Broken Government: A Case Study in Penny Wise but Pound Foolish Management

Often I write about the opportunities of government 2.0, but it is important for readers to be reminded of just how challenging the world of government 1.0 can be, and how far away any uplifting future can feel.

I’ve stumbled upon a horrifically wonderful example of how tax payers are about to spend an absolutely ridiculous amount of money so that a ton of paper can be pushed around Ottawa to little or no effect. Ironically, it will all in the name of savings and efficiency.

And, while you’ll never see this reported in a newspaper it’s a perfect case study of the type of small decision that renders (in this case the Canadian) government both less effective and more inefficient. Governments: take note.

First, the context. Treasury Board (the entity that oversees how money is spent across the Canadian government) recently put out a simple directive. It stipulates all travel costs exceeding $25,000 must get Ministerial approval and costs from $5000-$25,000 must get Deputy Head approval.

Here are the relevant bits of texts since no sane human should read the entire memo (infer what you wish about me from that):

2.5.1 Ministerial approval is required when total departmental costs associated with the event exceed $25,000.

and

2.5.5 Deputy head approval of an event is required when the event has the following characteristics:

Total departmental costs associated with the event exceed $5,000 but are less than $25,000; or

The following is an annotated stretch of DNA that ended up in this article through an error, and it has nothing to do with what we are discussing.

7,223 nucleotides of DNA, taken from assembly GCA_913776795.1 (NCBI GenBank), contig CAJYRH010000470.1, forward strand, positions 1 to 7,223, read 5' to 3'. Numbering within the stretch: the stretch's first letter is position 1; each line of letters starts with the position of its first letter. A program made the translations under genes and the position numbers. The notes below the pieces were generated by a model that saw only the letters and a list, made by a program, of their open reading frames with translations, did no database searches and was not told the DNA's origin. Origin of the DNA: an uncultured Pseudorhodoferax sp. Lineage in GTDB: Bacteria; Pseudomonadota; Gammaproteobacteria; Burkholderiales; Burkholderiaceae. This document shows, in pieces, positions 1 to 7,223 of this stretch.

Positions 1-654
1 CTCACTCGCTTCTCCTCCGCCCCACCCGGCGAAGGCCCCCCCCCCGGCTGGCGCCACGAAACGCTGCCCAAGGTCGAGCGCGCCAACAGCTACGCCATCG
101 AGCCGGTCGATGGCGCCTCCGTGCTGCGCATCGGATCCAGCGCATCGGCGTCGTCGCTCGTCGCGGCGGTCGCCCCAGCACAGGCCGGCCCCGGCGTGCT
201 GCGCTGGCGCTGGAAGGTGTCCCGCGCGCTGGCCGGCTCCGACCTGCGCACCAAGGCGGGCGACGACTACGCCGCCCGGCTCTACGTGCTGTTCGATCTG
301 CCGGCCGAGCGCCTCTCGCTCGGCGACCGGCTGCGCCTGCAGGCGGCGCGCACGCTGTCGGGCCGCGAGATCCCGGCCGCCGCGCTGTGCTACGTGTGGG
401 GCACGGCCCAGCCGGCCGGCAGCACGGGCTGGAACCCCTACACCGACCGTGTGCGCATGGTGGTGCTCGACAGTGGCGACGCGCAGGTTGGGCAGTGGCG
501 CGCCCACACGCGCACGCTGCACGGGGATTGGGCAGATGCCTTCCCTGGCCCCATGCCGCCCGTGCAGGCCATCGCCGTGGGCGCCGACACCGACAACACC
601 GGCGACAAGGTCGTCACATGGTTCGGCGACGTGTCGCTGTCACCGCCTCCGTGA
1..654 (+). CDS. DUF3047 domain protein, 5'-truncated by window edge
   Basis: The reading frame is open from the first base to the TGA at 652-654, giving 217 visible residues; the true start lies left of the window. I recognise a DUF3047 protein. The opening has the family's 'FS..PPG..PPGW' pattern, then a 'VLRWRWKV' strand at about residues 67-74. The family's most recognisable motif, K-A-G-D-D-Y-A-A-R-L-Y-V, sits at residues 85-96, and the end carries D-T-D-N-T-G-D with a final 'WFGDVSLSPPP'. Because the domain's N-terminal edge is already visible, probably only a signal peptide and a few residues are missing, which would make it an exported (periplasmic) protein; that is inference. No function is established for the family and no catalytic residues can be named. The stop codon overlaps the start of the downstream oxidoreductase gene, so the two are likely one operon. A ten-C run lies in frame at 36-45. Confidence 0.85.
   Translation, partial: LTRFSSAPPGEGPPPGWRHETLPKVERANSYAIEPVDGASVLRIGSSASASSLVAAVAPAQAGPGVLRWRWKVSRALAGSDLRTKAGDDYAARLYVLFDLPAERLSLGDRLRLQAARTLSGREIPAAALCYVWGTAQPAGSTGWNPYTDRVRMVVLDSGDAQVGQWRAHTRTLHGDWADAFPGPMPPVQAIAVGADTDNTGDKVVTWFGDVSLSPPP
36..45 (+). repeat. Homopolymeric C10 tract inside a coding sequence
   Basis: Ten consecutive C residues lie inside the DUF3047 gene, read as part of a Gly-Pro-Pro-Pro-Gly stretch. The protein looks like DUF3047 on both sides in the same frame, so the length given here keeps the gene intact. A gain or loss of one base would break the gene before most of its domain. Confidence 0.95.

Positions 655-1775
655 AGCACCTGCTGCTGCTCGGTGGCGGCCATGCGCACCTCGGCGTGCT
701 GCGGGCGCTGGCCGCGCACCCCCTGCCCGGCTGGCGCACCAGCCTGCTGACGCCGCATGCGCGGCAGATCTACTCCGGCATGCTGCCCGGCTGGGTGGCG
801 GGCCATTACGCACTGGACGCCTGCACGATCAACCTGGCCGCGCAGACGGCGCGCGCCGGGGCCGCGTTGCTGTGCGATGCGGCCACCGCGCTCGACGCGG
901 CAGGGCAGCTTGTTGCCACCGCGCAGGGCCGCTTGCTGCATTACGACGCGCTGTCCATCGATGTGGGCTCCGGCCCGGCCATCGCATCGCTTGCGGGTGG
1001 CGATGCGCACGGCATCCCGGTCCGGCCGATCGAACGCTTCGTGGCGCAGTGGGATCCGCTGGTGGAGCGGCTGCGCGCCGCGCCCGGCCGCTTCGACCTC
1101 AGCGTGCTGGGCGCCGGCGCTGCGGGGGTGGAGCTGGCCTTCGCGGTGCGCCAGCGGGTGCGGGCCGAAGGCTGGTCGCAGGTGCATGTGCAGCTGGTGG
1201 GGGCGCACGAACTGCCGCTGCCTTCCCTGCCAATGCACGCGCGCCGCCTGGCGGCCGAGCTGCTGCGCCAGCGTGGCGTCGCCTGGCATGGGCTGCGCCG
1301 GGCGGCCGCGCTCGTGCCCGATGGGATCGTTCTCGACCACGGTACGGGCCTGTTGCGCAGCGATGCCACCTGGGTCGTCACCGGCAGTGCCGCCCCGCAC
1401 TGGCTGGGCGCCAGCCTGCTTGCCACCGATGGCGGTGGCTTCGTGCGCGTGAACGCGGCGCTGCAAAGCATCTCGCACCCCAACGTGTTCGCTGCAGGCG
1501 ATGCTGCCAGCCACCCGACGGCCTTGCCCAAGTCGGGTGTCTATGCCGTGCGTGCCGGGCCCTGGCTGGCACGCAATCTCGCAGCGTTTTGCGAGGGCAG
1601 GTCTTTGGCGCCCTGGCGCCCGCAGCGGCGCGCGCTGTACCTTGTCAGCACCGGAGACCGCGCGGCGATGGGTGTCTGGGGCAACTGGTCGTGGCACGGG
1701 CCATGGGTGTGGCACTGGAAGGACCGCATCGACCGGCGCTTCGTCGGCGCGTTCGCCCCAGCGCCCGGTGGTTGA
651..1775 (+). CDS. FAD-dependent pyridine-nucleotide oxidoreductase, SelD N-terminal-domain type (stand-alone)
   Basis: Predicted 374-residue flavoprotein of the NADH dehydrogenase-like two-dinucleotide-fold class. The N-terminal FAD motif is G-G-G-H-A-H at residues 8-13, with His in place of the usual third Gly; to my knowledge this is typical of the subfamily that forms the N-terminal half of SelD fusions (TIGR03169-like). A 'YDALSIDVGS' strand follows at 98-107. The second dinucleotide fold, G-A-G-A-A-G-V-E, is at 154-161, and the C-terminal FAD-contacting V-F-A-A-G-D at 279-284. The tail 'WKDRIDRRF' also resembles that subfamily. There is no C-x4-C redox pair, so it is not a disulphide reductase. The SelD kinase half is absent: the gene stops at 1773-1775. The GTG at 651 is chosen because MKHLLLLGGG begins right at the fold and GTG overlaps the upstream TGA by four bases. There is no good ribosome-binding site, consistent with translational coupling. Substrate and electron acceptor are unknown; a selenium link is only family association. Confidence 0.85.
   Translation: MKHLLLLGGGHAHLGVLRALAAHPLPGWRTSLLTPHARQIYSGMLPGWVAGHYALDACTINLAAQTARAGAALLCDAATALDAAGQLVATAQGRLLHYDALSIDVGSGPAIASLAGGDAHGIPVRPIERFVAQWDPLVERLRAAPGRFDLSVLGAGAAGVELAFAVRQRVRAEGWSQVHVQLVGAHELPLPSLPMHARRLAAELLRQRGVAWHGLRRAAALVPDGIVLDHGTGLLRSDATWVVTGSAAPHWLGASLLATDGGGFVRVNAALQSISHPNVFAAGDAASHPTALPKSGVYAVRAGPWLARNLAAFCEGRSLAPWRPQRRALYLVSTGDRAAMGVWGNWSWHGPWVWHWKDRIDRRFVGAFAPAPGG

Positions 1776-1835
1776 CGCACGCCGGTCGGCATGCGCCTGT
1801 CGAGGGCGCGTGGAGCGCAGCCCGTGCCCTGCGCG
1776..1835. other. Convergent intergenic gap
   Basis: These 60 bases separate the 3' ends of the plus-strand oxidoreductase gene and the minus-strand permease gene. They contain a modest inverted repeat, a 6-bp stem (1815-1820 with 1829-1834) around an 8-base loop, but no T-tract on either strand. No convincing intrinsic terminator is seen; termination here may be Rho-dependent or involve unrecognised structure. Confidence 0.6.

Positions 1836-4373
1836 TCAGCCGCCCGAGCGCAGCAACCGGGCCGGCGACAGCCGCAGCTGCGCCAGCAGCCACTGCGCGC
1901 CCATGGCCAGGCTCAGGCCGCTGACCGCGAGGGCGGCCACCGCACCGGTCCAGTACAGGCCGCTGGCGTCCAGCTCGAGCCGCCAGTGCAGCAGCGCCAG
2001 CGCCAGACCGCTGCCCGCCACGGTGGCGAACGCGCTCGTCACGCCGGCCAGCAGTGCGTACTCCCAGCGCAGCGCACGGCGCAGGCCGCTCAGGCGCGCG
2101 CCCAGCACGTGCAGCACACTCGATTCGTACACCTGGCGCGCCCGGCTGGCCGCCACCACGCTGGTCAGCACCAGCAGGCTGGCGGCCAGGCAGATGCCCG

Total hospitality costs associated with the event exceed $1,500 but are less than $5,000; and

None of the elements listed in 2.5.2 a. to g. are present for which delegated authority has not been provided.

This sounds all very prudent-like. Cut down on expenses! Make everyone justify travel! Right? Except the memo suggests (and, I’m told is being interpreted) as meaning that it should be applied to any event – including an external conference, but even internal planning meetings.

To put this in further context for those who work in the private sector: if you worked for a large publicly traded company – say one with over 5,000, 10,000 or even more employees – the Minister is basically the equivalent of the Chairman of the Board. And the Deputy head? They are like the CEO.

Imagine creating a rule at such a company like Ford, that required an imaginary “safety engineering team” to get the chairman of the company to sign off on their travel expenses – months in advance – if, say, 10 of them needed to collectively spend $25,000 to meet in person or attend an important safety conference. It gets worse. If the team were smaller, say 3-5 people and they could keep the cost to $5000 they would still need approval from the CEO. In such a world it would be hard to imagine new products being created, new creative cost saving ideas getting hammered out. In fact, it would be hard for almost any distributed team to meet without creating a ton of paperwork. Over time, customers would begin to notice as work slowly ground to a halt.

This is why this isn’t making government more efficient. It is going to make it crazier.

It’s also going to make it much, much, more ineffective and inefficient.

For example, this new policy may cause a large number of employees to determine that getting approval for travel is too difficult and they’ll simply give up. Mission accomplished! Money saved! And yes, some of this travel was probably not essential. But much, and likely a significant amount was. Are we better governed? Are we safer? Is our government smarter, in a country where say inspectors, auditors, policy experts and other important decision makers (especially those in the regions) are no longer learning at conferences, participating in key processes or attending meetings about important projects because the travel was too difficult to get approval for? Likely not.